(This is quite a remarkable claim, considering that neither two-letter state abbreviations, nor ZIP codes, were around at the time the Buck Act was passed. It's even more remarkable when you consider that, since 1971, the post office hasn't been a part of the Federal government; it's now a separate nonprofit organization in its own right which just happens to be under special Federal protection for things like mailboxes. The Buck Act article is not at all clear on why addresses with 2-letter state names or ZIP codes fall within a "fictitious Federal State". Perhaps the Evil Federal Government applied the same sneaky "plastic overlay" strategy to all those Zoning Improvement Plan [ZIP] codes created in 1963 that it previously did to the Social Security Act. Perhaps those bar codes at the bottom of your mail tell the government how many unregistered guns you own, too.10)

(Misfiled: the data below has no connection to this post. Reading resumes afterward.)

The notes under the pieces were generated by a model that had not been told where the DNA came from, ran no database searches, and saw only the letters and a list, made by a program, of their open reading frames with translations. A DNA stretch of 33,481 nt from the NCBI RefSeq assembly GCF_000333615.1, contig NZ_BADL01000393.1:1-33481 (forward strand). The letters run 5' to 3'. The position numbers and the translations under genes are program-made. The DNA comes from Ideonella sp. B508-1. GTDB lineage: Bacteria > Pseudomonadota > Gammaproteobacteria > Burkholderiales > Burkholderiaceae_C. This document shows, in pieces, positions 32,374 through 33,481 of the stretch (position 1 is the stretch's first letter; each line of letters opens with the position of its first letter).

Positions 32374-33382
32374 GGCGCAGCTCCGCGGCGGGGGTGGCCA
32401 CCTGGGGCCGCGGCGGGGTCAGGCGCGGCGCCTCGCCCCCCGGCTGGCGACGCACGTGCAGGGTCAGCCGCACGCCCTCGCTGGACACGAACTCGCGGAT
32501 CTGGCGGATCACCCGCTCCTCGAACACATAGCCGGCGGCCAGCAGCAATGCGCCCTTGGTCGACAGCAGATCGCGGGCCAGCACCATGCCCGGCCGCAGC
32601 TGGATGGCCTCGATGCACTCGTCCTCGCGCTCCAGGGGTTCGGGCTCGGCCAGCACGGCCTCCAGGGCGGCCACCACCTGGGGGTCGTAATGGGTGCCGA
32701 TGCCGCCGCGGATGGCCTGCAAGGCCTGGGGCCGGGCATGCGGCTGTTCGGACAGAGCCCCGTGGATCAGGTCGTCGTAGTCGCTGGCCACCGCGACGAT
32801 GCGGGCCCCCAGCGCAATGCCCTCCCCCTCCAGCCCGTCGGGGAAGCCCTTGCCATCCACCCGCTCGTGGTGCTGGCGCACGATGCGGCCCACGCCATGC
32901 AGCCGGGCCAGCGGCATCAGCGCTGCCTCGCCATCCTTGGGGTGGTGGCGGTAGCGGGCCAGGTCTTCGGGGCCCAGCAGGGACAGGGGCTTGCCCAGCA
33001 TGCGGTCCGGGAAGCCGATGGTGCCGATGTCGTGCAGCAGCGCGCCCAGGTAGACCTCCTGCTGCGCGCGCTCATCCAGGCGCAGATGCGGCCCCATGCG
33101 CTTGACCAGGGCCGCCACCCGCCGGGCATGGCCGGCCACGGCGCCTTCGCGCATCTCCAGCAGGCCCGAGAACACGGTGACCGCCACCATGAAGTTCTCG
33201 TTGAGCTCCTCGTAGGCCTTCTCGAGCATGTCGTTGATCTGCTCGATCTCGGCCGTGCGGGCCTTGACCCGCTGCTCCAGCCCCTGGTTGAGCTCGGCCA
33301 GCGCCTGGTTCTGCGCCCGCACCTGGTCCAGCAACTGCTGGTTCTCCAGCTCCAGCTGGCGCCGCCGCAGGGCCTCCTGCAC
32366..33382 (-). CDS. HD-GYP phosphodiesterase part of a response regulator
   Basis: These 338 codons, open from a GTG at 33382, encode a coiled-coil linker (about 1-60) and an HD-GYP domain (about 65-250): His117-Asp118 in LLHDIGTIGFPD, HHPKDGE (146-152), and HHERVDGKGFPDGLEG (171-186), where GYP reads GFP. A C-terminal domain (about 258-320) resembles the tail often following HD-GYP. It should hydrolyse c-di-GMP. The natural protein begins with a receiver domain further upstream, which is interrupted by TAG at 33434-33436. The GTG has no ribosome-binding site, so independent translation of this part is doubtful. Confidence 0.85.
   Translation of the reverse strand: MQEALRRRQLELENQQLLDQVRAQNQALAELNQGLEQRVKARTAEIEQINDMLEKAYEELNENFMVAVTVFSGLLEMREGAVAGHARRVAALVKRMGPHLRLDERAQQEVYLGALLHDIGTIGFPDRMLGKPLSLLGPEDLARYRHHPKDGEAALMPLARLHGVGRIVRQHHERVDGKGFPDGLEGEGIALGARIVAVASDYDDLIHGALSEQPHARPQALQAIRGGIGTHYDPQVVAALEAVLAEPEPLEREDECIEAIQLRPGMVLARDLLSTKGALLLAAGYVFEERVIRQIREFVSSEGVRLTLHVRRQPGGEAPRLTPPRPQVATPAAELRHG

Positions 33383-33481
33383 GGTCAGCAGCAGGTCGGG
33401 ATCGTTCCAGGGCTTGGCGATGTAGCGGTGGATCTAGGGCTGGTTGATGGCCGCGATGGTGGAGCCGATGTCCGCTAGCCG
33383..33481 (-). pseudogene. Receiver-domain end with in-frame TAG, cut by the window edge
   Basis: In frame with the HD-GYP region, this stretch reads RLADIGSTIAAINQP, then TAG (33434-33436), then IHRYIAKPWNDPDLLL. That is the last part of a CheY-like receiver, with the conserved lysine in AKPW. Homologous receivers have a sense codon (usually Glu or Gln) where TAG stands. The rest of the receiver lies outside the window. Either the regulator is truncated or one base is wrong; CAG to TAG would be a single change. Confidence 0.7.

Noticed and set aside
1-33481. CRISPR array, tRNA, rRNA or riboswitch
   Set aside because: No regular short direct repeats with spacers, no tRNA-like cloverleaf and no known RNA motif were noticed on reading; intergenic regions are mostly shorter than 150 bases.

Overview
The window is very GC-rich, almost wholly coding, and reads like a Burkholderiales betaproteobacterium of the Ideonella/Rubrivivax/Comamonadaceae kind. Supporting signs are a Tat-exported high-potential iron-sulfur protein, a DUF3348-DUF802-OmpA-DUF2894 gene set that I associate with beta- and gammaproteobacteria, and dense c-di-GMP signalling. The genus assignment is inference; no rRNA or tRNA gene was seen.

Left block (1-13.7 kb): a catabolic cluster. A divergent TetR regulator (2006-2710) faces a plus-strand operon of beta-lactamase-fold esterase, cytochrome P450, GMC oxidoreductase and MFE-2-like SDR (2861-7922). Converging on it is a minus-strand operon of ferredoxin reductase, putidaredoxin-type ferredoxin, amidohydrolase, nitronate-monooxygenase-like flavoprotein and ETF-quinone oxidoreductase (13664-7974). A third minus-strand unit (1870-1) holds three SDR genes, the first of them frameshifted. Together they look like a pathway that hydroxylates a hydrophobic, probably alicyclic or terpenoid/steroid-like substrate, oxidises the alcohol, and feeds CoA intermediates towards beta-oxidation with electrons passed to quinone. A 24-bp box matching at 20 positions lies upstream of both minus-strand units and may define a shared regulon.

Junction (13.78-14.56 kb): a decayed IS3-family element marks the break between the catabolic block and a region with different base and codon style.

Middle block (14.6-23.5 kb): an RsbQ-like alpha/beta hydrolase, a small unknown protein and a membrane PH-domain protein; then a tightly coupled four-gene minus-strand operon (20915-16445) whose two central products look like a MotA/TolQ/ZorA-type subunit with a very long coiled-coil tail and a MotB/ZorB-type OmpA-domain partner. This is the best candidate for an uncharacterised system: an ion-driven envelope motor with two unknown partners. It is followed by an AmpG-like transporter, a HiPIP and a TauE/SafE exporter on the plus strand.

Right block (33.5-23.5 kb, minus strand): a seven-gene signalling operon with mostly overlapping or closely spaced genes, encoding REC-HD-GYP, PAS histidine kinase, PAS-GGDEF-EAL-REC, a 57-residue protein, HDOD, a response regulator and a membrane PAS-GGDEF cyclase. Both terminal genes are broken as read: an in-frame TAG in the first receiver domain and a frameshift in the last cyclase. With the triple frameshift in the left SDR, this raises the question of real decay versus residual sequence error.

This mailing code warning occurs in other Sovereignty-oriented literature as well. This isn't surprising, since, like Social Security numbers, special government-concocted codes have the flavor of that darned Mark of the Beast. But, of course, each different Sovereignty document claims a different thing you have to do to your mailing address if you want to get out from under the Evil Federal Government's thumb. For example, suppose the mailing address you've been using up until now is as follows: